A Royal Wedding Invitation

wedding invite2aMatt 22  The King and His Invitation

Not too long ago we were given a glimpse of a royal wedding via television. We had not been invited but for the moment pretend we were. What would your response have been? Would you have been astounded and excited that you would have been invited? Would you have accepted?

Jesus used the illustration of a royal wedding as his prop.  Notice the responses of the invitees when they received the invitation. Some said they would NOT come! They were indifferent and turned their back. But being a gracious king he sent a second invitation and this time they responded even more vigorously, I will NOT accept! Is that what you would have said or would you have been among the many who would have gone shopping to find just the right outfit to wear? Would you have taken time to get your hair and nails done? But see what Jesus said about this king;  he was furious that they said NO because he had spared no expense or the preparation.

There is a lesson here that Jesus wants us to glean. The king is God and He has a banquet prepared for his Beloved Son. He has spared no expense. As the King, he sent his only son so that no one would perish but have eternal life. You and I have been invited to come and celebrate! But, like many today some will say yes but many more will say no.

I wonder what your response would have been?

But then Jesus throws a conundrum into the mix. The banquet starts and the king finds an  interloper or intruder. Who is he? And why is he even there? Jesus wants us to see that he is like the world around us. They say  I will come to Jesus in my way. Remember the words of Jesus “I Am the Way, the Truth, the Life and no one comes to “banquet” except through Me. This is God’s invitation to you; accept Me as the Beloved Son.

God has invited you.

Will you come and celebrate or do you want to do it “your way?” 

Remember the intruder when this crosses your mind.

Who is Jesus to you?

bible-matt 21Matt 21 “Lord, Son of David”

In the previous chapter we read the story of the two blind men who received healing and they followed Jesus. One of the reasons Jesus healed them is that even in their physically blind state and having never met Jesus they knew who He was: Lord, Son of David.  Matthew doesn’t tell us if they followed him all the way to Jerusalem but as he begins chapter 21 we find Jesus approaching Jerusalem. Did the recently blind men tell others along the way that they were accompanying he who was the Son of David? We may never know but what we do know is this:

The blind men called him Lord, Son of David. The crowd along the city streets called him Son of David. The children in the temple called him Son of David. All were saying he is not only genealogically connected to King David but is then the rightful heir to the throne of Israel. By calling him Lord they were acknowledging that he is master.

Yet the religious leaders hearing this became indignant because they considered themselves above these who were illiterate as far as being able to read and explain the scriptures. What the blind “saw”, the children knew, the crowds recognized touched their hearts BUT the Pharisees remained in spiritual ignorance. John the Apostle records the interchange with these religious elite in John chapter 9. At the end the Pharisees said ‘we are not blind too, are we’ hoping Jesus would respond with no you are not. Instead he turned to them and said “If you were blind, you would not be guilty of sin, but now because you claim that you can see, your guilt remains.”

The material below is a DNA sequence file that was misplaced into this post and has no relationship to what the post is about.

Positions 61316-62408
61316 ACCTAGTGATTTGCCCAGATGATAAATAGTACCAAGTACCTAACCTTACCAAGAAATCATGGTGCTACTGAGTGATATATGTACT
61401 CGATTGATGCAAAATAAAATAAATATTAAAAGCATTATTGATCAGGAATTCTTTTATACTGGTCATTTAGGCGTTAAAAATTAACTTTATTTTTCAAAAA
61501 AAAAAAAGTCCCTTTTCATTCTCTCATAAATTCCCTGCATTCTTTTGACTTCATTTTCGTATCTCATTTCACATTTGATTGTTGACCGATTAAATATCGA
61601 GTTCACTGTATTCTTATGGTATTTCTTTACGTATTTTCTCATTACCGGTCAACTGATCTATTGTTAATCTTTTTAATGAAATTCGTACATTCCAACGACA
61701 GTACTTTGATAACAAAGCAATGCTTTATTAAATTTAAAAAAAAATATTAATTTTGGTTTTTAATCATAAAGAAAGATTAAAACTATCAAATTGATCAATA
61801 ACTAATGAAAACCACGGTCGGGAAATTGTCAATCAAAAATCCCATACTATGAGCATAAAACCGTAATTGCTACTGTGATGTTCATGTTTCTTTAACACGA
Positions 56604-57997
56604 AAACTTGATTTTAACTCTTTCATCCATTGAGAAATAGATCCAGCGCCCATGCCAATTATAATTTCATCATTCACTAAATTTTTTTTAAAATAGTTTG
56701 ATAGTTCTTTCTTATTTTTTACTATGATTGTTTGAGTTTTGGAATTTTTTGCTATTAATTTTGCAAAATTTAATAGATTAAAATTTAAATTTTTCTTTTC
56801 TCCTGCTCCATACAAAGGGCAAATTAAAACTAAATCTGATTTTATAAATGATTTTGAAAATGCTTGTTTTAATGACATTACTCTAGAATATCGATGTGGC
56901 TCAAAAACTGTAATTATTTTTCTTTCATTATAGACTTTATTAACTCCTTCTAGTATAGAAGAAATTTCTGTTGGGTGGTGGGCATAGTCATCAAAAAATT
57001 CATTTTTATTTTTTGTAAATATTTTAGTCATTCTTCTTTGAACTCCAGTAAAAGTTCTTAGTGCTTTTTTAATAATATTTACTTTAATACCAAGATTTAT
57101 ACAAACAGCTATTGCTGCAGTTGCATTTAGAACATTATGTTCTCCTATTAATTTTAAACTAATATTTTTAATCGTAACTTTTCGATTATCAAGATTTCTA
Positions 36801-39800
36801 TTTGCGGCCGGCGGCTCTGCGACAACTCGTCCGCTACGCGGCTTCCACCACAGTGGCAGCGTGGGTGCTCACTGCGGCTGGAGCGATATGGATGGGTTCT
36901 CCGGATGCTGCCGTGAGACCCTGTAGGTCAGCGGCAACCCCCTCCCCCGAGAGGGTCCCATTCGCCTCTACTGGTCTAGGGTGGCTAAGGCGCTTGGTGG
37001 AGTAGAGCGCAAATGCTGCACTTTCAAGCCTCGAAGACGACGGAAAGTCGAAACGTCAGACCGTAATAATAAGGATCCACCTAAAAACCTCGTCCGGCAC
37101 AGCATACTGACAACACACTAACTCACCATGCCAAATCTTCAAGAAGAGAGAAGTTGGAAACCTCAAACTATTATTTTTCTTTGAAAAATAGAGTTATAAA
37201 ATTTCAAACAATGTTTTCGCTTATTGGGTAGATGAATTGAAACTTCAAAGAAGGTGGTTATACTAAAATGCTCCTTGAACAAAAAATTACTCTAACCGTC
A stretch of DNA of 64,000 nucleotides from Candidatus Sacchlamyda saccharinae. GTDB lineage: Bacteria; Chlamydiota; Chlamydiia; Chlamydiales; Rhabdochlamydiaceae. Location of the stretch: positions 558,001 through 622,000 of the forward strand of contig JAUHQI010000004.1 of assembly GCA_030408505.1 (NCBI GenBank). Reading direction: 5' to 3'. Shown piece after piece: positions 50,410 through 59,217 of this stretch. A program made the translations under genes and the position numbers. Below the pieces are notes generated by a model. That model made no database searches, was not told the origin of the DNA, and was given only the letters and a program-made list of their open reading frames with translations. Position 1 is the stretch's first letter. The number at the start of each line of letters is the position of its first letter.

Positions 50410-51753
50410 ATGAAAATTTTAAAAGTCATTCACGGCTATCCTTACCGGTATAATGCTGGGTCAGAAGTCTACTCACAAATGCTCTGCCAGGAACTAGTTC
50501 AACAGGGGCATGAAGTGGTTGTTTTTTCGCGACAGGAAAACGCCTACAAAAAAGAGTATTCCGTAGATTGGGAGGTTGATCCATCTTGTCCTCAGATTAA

Oh Father open our eyes to see who You are; the Son of David. Keep us back from presumptuous sin.

Facing a Conundrum?

Psalm 73 Asaph’s Dilemma/Conundrum timothy-eberly-the conundrum ps 73

Conundrum: a confusing and difficult problem or question

Asaph, who pens this chapter, offers us his view of life on two sides of a mirror; good and evil. Why and how do they exist?  Philosophy professor Eleonore Stump also tells of coming to know Jesus through studying the problem of evil and suffering. Reflecting on her own experience Stump writes:

“So, in an odd sort of way the mirror of evil can also lead us to God. A loathing focus on the evils of this world and ourselves prepares us to be the more startled by the taste of true goodness when we find it and more determined to follow that taste until we see where it leads.” [R. Alcorn “If God be Good; p128]

This is the same dilemma Asaph faced and how he too came to that same conclusion. He began with this observation: those without God seem to not suffer. He noted they were the haves and he the have not.

He asked what is wrong with this picture?  

Both Asaph and Stump faced God squarely in the eye. What they saw was the destiny of those whom the world calls good but God calls evil. Apart from the wisdom and understanding of God no one can rationalize it but in God’s presence they came to the same conclusion: God is the sovereign God. To know God is to know the peace that the world without God does not know.  Apart from God there is no destiny with Him in His presence after death.

Do you know Him?

Crown or Cross?

Matthew 18 ‘Crown or Cross?”

We all seem enthralled by the Olympics. We covet the gold medals because in our culture winning is what people yearn for. They want to be first and sometimes at all costs. But, Jesus reminds us that being first is not God’s way and in fact to be the winner you must first be the loser. If you want to be first you must be a slave to all and to be like a child. That is not what the disciples wanted to hear and the world does not either. We want to know how to win! How to beat the odds! How to be head of the class! Jesus wanted to remind us that if we are not willing to deny self, pickup our cross and follow Him we are not worthy of being first in the kingdom.